Acts 9:10 (MEV): A disciple named Ananias was in Damascus. The Lord said to him in a vision, “Ananias.”
He said, “Here I am, Lord.”
Here I am.
There is no other way to answer the Lord when He calls, at least for those who love Him. Many of us wait for that call. Sometimes, it is subtle, other times not so much. For Ananias, it was the latter. He trusts his Lord and awaits his assignment.
Little did he know beforehand…
Acts 9:11–12 (MEV): The Lord said to him, “Rise and go to Straight Street, and inquire at Judas’ house for someone named Saul of Tarsus, for he is praying, and has seen in a vision a man named Ananias coming in and putting his hand on him, so that he may see again.”
God is asking him to go meet a man whom he has never met, yet knows of his zealous reputation. It’s not good for him and his friends. God has appointed Ananias. Shown Saul who to expect. He gives clear instruction on how to identify Saul and what to do then.
Acts 9:13–14 (MEV): answered, “Lord, I have heard from many about this man, how many evil things he has done to Your saints at Jerusalem. And here he has authority from the chief priests to bind all who call on Your name.”
What does one do in this situation?
Being asked to put yourself in a serving dangerous situation.
God desires to restore a man and has chosen Saul for a particular way to serve Him. Ananias knows the man is bad news for those of the way, as they called Christianity then. That dangerous man Saul also has authority to put believers in fetters. Yet God’s instructions are clear. Go your way.
His appointed Ananias as he did Saul. It’s just like God to care for Ananias as much as He does for Saul. God will gently encourage Ananias to go the way assigned to him, so that Saul can take the path he’s assigned.
Acts 9:15–19 (MEV): But the Lord said to him, “Go your way. For this man is a chosen vessel of Mine, to bear My name before the Gentiles and their kings, and before the sons of Israel. For I will show him how much he must suffer for My name’s sake.”
Then Ananias went his way and entered the house. Putting his hands on him, he said, “Brother Saul, the Lord Jesus, who appeared to you on the way as you came, has sent me so that you may see again and be filled with the Holy Spirit.” Immediately something like scales fell from his eyes, and he could see again. And he rose up and was baptized. When he had eaten, he was strengthened.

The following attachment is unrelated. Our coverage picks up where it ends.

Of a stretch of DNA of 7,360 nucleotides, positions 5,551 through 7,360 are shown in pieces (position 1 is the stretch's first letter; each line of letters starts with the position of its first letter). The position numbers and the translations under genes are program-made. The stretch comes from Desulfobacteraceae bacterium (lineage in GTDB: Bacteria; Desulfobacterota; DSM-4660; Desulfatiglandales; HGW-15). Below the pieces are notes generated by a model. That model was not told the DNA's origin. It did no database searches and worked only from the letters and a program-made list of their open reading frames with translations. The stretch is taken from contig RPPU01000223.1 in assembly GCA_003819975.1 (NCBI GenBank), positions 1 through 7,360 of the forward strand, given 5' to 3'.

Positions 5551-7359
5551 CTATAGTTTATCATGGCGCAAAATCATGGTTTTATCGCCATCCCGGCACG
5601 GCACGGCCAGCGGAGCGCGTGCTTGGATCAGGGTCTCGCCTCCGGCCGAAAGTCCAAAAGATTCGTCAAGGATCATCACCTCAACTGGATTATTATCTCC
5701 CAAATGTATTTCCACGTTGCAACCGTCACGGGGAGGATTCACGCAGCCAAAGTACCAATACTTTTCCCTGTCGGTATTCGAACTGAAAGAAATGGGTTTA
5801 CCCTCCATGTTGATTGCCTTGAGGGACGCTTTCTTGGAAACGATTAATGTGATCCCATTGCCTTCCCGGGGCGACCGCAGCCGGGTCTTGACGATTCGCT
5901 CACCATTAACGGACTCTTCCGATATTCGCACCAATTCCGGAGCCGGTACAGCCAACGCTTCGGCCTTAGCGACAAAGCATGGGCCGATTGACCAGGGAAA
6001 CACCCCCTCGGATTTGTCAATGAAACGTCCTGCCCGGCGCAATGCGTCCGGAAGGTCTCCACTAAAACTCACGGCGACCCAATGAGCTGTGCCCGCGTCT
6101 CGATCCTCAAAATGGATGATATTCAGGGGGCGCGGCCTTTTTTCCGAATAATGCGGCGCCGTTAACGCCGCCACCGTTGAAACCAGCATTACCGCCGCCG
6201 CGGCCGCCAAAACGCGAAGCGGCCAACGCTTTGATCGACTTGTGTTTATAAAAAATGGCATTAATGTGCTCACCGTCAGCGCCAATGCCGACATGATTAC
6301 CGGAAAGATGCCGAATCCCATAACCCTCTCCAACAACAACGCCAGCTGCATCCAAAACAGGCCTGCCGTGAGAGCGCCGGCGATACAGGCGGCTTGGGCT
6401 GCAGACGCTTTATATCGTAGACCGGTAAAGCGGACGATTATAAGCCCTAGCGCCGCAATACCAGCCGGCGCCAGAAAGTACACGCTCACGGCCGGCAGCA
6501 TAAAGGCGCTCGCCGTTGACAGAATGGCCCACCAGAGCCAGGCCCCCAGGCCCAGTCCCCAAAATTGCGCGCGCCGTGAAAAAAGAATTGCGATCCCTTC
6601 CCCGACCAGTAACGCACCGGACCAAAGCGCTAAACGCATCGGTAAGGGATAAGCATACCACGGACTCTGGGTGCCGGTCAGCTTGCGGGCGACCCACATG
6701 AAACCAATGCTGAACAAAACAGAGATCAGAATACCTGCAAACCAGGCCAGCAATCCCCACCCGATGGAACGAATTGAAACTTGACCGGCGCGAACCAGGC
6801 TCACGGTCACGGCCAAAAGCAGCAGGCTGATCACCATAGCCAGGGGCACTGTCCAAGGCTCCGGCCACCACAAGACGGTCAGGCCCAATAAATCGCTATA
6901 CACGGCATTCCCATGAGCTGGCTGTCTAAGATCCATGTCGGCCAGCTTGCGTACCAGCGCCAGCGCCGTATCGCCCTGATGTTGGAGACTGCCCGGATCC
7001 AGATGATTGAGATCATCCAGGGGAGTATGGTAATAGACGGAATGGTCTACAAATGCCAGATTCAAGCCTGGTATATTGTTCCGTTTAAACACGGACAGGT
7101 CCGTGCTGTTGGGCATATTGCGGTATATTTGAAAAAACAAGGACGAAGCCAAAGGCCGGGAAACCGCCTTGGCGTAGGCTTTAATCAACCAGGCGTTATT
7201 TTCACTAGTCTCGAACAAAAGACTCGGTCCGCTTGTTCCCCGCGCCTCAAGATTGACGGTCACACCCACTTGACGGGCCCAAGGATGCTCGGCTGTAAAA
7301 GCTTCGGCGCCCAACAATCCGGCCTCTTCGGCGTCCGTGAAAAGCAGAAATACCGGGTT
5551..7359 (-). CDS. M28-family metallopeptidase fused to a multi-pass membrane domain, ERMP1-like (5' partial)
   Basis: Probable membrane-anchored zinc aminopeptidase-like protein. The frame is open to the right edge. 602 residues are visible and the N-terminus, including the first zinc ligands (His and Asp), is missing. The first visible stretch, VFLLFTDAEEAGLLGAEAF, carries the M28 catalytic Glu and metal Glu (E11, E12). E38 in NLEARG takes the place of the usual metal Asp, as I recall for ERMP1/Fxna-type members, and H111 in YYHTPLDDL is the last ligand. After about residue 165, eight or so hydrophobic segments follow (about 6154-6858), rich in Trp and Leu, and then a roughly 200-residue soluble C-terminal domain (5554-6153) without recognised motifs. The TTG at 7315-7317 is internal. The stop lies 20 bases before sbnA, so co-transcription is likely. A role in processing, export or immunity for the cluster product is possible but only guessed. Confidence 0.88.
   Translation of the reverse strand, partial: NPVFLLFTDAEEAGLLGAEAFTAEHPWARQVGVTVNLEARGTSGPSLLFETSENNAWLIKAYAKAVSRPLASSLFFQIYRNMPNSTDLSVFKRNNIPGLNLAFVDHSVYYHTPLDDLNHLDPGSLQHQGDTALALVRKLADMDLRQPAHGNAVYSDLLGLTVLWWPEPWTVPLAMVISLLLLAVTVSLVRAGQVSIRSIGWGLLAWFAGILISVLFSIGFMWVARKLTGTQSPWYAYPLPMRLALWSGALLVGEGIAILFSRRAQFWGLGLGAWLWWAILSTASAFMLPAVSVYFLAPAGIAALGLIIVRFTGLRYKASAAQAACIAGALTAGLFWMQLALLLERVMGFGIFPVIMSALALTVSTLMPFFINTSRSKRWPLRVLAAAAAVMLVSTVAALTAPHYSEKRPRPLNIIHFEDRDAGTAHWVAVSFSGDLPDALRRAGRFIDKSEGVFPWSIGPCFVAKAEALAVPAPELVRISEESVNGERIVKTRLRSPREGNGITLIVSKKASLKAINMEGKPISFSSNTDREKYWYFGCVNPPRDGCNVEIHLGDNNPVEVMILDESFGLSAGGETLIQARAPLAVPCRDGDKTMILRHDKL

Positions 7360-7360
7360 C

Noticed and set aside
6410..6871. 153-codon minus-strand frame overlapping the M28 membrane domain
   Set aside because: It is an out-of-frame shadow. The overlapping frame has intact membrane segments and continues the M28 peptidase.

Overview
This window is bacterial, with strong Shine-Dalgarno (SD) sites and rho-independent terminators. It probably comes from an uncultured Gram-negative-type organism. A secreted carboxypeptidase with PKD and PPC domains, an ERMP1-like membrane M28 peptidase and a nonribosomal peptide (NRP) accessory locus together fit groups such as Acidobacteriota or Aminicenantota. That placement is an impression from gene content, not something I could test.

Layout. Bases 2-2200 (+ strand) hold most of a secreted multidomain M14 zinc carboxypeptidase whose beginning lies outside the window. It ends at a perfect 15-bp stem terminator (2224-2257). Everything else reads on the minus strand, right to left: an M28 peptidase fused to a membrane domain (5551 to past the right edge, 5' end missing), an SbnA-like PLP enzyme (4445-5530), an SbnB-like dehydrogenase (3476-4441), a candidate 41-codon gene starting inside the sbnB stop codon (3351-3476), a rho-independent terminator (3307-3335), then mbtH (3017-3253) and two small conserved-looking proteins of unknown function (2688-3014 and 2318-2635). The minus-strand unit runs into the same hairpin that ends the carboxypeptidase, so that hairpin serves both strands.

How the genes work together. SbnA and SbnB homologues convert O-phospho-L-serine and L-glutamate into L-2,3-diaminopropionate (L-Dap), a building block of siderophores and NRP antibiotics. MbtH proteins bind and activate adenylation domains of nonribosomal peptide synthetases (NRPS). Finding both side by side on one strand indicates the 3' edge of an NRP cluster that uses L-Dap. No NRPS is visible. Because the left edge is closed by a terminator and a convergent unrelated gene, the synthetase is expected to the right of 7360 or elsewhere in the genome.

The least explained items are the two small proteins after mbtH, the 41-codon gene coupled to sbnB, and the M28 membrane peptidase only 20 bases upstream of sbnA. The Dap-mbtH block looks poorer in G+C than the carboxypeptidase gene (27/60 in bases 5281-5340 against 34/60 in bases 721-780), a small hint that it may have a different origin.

Ananias’ trepidation disappeared at that. Look at how he greets Saul as brother Saul. He did as God asked him to do, and Saul’s sight returned.
It says he was strengthened. In the midst of his blindness, Saul was being shown what he must suffer for Jesus. He’s living through it all beforehand with Jesus as his only guide. It must have been daunting.
God made good on His first promises to Saul. He showed Saul all what his life would cost to do as God wanted. When his sight returned, he set to the task. He was baptized. He then ended his fast.
I can imagine that Saul was shown all that he must suffer beforehand so that in those moments, he would know that the suffering being experienced is really light and momentary. Jesus was with him beforehand to help Saul be prepared. He is also with him in the midst of the affliction.
Ananias seems to get an honorable mention here. Especially in light of the future deeds of Saul. Have you considered the integral part Ananias had in Saul’s ministry?
What Paul set to do being called by God, is shared by Ananias. Not for any glory other than that of Jesus. Ananias believed Jesus. He did as Jesus asked him to do. The Gospel has gone to the end of the earth because of it.
Sometimes our tasks from God seem daunting, or maybe even menial. We may want to shy away from them for those reasons. Be encouraged by the obedience of Ananias. He is part of the foundation of Paul’s ministry.
You might be stuck inside with limitations on mobility, but you can still have great Kingdom impact. You can pray. You can encourage others. Did I mention you can pray?
Something as simple as standing in the gap for someone else can lead to an influence far greater than can be imagined. Pray for an evangelist, your neighbor, your family… Even a stranger you’ve never met. God can change the world because of your intercession, just as He did with Ananias’.